Northern Prairie Wildlife Research Center
Estimated numbers of breeding pairs in CRP fields, and in all habitats, for North Dakota in 1992 and 1993 demonstrate the extensive use of CRP by many species (Table 2). CRP composed only about 7% of the land in North Dakota but supported more than 20% of the statewide population of many species in one or both years. That percentage, averaged for the two years, was 26.6 for Sedge Wren, 22.9 for Savannah Sparrow, and 22.2 for Grasshopper Sparrow. At the other extreme, CRP supported only about 2.7% of Vesper Sparrows and 0.7% of Horned Larks in the state.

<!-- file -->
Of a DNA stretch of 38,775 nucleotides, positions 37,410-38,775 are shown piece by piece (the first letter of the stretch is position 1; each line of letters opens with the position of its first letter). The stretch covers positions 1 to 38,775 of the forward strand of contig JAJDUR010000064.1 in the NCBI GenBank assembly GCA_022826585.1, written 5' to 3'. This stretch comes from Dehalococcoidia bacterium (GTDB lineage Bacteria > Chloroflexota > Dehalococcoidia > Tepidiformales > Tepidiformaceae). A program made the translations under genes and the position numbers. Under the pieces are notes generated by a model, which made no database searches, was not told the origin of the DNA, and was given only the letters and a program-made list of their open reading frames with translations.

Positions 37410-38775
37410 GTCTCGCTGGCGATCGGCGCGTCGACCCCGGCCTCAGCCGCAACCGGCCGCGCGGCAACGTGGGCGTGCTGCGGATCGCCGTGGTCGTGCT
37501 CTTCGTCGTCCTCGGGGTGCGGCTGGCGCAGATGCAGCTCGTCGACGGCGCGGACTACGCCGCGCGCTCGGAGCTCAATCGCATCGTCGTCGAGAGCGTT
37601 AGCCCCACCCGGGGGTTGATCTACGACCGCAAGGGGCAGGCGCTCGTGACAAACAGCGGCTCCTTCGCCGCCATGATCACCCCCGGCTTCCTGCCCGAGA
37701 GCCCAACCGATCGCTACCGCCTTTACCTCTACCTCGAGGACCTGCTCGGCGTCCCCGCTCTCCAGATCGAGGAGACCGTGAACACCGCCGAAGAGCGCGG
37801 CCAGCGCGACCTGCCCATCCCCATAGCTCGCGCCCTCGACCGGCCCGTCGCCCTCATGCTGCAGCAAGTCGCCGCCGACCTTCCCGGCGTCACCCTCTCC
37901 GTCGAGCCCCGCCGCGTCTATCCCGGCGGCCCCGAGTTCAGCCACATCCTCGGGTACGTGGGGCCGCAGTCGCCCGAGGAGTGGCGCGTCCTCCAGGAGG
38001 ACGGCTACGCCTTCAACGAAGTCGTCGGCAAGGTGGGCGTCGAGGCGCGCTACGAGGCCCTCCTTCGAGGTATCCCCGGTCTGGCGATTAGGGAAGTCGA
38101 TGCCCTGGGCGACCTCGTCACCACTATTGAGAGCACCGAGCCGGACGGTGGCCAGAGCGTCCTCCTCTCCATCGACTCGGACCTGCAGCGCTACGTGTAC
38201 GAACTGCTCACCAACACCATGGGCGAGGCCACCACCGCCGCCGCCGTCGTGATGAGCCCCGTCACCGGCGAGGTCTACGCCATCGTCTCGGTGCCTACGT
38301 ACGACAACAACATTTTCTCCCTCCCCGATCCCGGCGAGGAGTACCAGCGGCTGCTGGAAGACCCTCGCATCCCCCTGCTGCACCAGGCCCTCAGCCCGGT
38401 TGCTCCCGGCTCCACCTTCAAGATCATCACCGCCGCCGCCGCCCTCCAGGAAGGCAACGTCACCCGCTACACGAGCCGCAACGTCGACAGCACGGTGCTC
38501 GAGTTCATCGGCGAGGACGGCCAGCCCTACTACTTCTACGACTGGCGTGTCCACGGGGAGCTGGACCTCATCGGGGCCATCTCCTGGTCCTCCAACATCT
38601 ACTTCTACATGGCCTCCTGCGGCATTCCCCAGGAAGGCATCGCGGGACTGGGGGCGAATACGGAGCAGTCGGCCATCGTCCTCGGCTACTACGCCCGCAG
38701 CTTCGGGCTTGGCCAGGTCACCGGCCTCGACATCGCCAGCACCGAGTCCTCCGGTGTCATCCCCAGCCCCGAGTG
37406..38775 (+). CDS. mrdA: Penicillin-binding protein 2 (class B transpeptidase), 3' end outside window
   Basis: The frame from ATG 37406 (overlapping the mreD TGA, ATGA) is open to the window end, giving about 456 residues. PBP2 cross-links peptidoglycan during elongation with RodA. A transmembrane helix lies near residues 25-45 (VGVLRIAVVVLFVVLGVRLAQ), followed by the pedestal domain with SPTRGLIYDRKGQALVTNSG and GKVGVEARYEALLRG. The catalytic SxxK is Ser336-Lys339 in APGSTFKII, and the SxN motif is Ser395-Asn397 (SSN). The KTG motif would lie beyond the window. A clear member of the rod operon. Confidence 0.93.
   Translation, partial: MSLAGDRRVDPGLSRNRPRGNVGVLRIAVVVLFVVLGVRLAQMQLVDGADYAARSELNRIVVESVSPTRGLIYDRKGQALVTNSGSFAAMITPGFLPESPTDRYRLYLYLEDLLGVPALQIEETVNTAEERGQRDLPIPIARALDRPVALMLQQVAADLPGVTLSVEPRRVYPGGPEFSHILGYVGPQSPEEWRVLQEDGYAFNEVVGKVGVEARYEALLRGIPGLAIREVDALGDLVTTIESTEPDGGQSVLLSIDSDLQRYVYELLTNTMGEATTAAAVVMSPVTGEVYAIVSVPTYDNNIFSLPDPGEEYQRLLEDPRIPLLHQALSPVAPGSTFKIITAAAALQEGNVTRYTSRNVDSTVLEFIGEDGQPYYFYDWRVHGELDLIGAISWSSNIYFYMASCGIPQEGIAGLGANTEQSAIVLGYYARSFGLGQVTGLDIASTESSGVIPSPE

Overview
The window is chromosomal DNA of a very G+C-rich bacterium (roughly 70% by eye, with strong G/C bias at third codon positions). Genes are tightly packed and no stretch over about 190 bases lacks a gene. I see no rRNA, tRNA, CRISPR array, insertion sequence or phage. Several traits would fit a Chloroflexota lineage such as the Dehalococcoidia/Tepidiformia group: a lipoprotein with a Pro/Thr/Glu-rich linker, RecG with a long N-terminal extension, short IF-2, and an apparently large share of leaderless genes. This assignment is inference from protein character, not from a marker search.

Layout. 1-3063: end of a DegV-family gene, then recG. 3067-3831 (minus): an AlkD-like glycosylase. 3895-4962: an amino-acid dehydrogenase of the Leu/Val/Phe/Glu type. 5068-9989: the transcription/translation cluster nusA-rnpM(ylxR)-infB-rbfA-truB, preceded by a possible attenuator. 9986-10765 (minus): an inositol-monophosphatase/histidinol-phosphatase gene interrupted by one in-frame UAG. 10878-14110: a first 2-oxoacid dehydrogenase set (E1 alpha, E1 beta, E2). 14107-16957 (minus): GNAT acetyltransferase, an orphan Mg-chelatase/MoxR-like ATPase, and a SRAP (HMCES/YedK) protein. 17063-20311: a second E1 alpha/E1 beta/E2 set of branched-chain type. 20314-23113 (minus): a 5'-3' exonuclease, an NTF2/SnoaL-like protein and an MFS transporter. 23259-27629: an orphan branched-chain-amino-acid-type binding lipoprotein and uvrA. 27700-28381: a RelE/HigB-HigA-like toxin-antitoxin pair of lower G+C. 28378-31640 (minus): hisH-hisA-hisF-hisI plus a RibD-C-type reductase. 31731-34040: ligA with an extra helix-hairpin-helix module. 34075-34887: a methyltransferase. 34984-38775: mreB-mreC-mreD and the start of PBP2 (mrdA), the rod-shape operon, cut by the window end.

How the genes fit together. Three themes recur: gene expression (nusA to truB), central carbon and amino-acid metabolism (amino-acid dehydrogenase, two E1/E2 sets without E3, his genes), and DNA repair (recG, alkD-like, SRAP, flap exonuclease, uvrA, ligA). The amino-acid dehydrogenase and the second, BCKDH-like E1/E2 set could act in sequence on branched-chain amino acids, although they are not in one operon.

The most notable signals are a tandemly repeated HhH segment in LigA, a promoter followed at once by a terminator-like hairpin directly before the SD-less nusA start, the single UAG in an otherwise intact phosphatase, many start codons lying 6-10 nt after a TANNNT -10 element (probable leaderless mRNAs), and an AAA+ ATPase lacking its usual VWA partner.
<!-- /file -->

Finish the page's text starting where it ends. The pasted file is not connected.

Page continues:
If we assume the return of CRP habitat to cropland and substitute densities of breeding birds in cropland for densities in CRP, we obtain a measure of the importance of CRP to each species (Table 3). Conversion of CRP to cropland would have reduced numbers of Sedge Wrens by 25.8%, Grasshopper Sparrows by 20.5%, and Savannah Sparrows by 18.8%. Conversely, numbers of Horned Larks and Vesper Sparrows would have risen by 9.7% and 2.3%, respectively.